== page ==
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This article in JEQ

  1. Vol. 35 No. 1, p. 141-150
     
    Received: Mar 2, 2005


    * Corresponding author(s): mchen@ifas.ufl.edu
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doi:10.2134/jeq2005.0079

Specific Conductance and Ionic Characteristics of Farm Canals in the Everglades Agricultural Area

  1. Ming Chen *a,
  2. Samira H. Daroubb,
  3. Timothy A. Langa and
  4. Orlando A. Diaza
  1. a Everglades Research and Education Center, University of Florida, Belle Glade, FL 33430
    b Soil and Water Science Department and Everglades Research and Education Center, University of Florida, Belle Glade, FL 33430

Abstract

Specific conductance in farm canals of the Everglades Agricultural Area (EAA) in south Florida is an important water quality parameter that was categorized as a parameter of concern according to an observed frequency of >5% excursions over the Class III water quality criterion and needed to be addressed as a part of the Everglades Regulatory Program. This study was conducted to evaluate specific conductance in farm canals of the EAA. Specific conductance was monitored at 10 representative farms (a total of 12 pump stations) in the EAA using multi-parameter water quality data loggers, for periods ranging from 24 to 83 mo. Cation and anion concentrations were also determined. Nonparametric Mann-Kendall trend analyses and Sen's slope analysis of specific conductance were conducted to determine specific conductance trends. Mean specific conductance ranged from 0.74 to 1.68 dS m−1 and only 2 of the 10 farms were above the State Class III water quality criterion of 1.275 dS m−1 Statistically significant downward trends were observed at 3 of the 10 farms. Determination of ion compositions in grab samples at 8 of the 10 farms indicated that the major ions contributing to the increase in specific conductance in the EAA were Cl, HCO3 , and Na+ Mean Na/Cl ratios in most of the EAA canals ranged from 0.57 to 0.78, whereas those of SO4/Cl ranged from 0.46 to 0.98. Investigation of historical data and literature indicates that elevated specific conductance in parts of the EAA is a natural phenomenon due to entrapment of connate seawater in the Everglades formation. Sulfur contributes minor increases in specific conductance in the EAA with probable sources from organic soil mineralization, ground water, Lake Okeechobee, and S fertilizers.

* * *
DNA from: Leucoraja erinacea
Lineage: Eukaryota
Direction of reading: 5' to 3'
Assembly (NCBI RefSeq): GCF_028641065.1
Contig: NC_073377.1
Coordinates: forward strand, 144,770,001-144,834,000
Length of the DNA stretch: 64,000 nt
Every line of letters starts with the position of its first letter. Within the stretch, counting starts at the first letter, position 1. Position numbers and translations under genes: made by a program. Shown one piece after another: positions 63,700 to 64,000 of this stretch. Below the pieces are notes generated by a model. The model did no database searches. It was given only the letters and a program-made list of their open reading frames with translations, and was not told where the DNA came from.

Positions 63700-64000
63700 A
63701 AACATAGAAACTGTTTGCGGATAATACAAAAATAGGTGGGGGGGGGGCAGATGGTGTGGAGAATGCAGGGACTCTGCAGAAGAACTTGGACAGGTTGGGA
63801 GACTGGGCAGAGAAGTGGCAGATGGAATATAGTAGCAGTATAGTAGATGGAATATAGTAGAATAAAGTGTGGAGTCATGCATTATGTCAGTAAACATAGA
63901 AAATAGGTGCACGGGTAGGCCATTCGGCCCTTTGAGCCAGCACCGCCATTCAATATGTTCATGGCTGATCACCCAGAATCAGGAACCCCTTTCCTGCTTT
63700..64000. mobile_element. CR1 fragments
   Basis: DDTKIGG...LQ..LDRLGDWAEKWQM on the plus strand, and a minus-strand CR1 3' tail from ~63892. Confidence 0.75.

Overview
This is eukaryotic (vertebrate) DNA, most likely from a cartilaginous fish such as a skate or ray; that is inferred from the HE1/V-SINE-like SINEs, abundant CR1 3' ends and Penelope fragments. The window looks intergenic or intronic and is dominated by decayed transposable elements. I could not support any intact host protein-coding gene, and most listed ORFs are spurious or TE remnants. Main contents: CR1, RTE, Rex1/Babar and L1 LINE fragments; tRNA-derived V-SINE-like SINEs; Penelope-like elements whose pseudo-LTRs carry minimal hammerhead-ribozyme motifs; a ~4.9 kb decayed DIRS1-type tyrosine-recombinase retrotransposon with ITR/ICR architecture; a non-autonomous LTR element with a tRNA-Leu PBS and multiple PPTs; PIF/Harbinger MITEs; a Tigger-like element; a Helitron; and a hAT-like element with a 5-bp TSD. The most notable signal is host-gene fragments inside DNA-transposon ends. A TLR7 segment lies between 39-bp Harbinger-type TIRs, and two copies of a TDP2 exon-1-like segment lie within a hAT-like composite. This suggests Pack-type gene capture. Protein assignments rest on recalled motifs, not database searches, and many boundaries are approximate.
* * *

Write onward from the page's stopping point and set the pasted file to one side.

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Copyright © 2006. American Society of Agronomy, Crop Science Society of America, Soil Science SocietyASA, CSSA, SSSA